By Jeff Thindwa, Program Manager, GPSA.
First published on the GPSA website.
By 2030, almost half of the world’s poor will be concentrated in countries affected by fragility, conflict and violence. It’s easy to associate these problems with only poorer countries, but in fact they affect a broader range of countries, and yes, middle income countries too. And, increasingly, they cross borders. Beyond the threats of terrorism, conflict and violence, poor public services and economic livelihoods have led to mass migration and forced displacement, trapping growing numbers of innocent people in vicious cycles of deprivation. Consider how the Syrian refugee situation has spilled over beyond the Middle East, and the current famine in South Sudan, which is impacting approximately 100,000 people, with millions of lives at risk in the region if we do not act quickly and decisively.
As has been long argued, addressing the challenges of fragility, conflict and violence calls for measures along the whole continuum of emergency assistance and long-term development. We need to support affected communities not only with the delivery of vital services, like water or healthcare, but also enable people to be more resilient and to rebuild the social fabric. More important, perhaps, we must invest in prevention. We must also provide the kinds of support that enable governance to include and involve citizens, and to respond to their needs and preferences.
The lack of accountability and the loss of citizen trust are some the drivers of fragility and conflict. It is often said that accountability is the cornerstone of good governance. Among the different ways to strengthen accountability and improve how governments work is social accountability, an approach that relies on citizen engagement. Social accountability mechanisms have features that make them potentially suited to both tackle the drivers of fragility and enable countries to improve their governance. In this respect, the Global Partnership for Social Accountability (GPSA) is working to integrate social accountability in the World Bank’s response to these challenges.
As part of this effort, last month the World Bank hosted a roundtable, “Engaging Civil Society in Situations of Fragility, Conflict and Violence,” featuring Kristalina Georgieva, the World Bank’s Chief Executive Officer; Debbie Wetzel, Senior Director of the Governance Global Practice; Saroj Kumar Jha, Senior Director for the Fragility, Conflict and Violence Group; Ede Ijjasz-Vasquez, Senior Director for the World Bank Group’s Social, Urban, Rural and Resilience Global Practice; and members of the GPSA’s Steering Committee. The roundtable tackled important issues related to the role of social accountability in situations of fragility, which includes bringing the voices of citizens into government, enabling citizens to monitor and provide feedback on delivery of services, and helping to build trust between citizens and governments.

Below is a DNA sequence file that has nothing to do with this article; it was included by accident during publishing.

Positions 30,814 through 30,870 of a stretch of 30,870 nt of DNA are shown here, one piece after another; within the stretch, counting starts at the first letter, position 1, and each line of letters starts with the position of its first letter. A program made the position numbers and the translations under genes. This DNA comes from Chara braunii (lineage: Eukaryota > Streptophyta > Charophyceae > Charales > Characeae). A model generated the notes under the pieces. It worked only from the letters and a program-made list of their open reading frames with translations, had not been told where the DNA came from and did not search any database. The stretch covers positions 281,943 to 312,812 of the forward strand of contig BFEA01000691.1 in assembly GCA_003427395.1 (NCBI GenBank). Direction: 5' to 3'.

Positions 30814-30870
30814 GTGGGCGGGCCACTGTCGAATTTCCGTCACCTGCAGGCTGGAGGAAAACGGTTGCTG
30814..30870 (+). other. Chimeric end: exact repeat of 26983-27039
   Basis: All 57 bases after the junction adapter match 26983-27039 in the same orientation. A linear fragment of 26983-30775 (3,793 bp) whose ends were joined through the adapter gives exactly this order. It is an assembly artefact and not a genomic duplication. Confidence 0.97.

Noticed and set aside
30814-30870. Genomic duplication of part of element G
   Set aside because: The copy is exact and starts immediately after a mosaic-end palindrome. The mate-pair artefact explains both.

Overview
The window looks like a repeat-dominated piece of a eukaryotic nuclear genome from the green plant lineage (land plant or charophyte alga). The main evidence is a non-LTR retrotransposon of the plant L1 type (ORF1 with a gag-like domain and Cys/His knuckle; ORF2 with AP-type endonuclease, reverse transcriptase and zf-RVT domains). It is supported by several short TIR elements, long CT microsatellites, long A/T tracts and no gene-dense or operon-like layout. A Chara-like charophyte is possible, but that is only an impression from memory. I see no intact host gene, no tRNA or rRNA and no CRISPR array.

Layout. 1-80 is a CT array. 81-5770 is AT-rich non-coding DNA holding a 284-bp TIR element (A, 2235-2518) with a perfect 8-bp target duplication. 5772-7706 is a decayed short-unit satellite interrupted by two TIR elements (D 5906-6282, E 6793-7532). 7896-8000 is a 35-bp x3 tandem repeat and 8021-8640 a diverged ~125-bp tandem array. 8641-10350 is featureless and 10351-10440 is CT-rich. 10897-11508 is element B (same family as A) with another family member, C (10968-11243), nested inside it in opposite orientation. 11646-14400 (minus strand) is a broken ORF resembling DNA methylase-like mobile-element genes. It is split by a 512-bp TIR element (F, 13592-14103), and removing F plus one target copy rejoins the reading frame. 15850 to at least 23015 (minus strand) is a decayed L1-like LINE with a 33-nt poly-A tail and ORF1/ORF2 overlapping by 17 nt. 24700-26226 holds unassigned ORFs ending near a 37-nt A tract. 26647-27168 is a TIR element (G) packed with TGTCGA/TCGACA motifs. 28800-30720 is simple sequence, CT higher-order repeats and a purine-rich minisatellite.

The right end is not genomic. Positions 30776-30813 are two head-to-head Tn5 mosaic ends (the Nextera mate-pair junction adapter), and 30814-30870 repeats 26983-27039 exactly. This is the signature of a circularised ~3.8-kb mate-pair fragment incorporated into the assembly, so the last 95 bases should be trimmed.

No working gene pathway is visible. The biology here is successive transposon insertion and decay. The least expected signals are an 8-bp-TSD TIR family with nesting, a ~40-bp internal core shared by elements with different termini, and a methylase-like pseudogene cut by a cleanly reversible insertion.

The challenges in fragile settings can range from weakened institutions, broken public services, frayed social relationships and a weak civil society. Rebuilding of societies can cost a lot, and take a very long time. So, Kristalina Georgieva hit the nail on the head when she said, “The best way to deal with humanitarian crises is to not have them in the first place. We must build resilience for individuals, families, communities and countries.” To build stability, it’s clear that development institutions such as the World Bank need to engage early to address emerging risks. Our response needs to be comprehensive and sensitive to each context.
Saroj Kumar Jha asked during the roundtable, “Can we use development tools differently to prevent conflict before it turns violent?” That’s where the GPSA fits in, as we see social accountability as part of a sustainable approach to overcome fragility. Saroj announced the new partnership between his group and the GPSA, committing US$1 million from the State and Peacebuilding Fund (SPF) to support resilience and mitigation efforts initially in Guinea, Nepal, Niger and Tajikistan.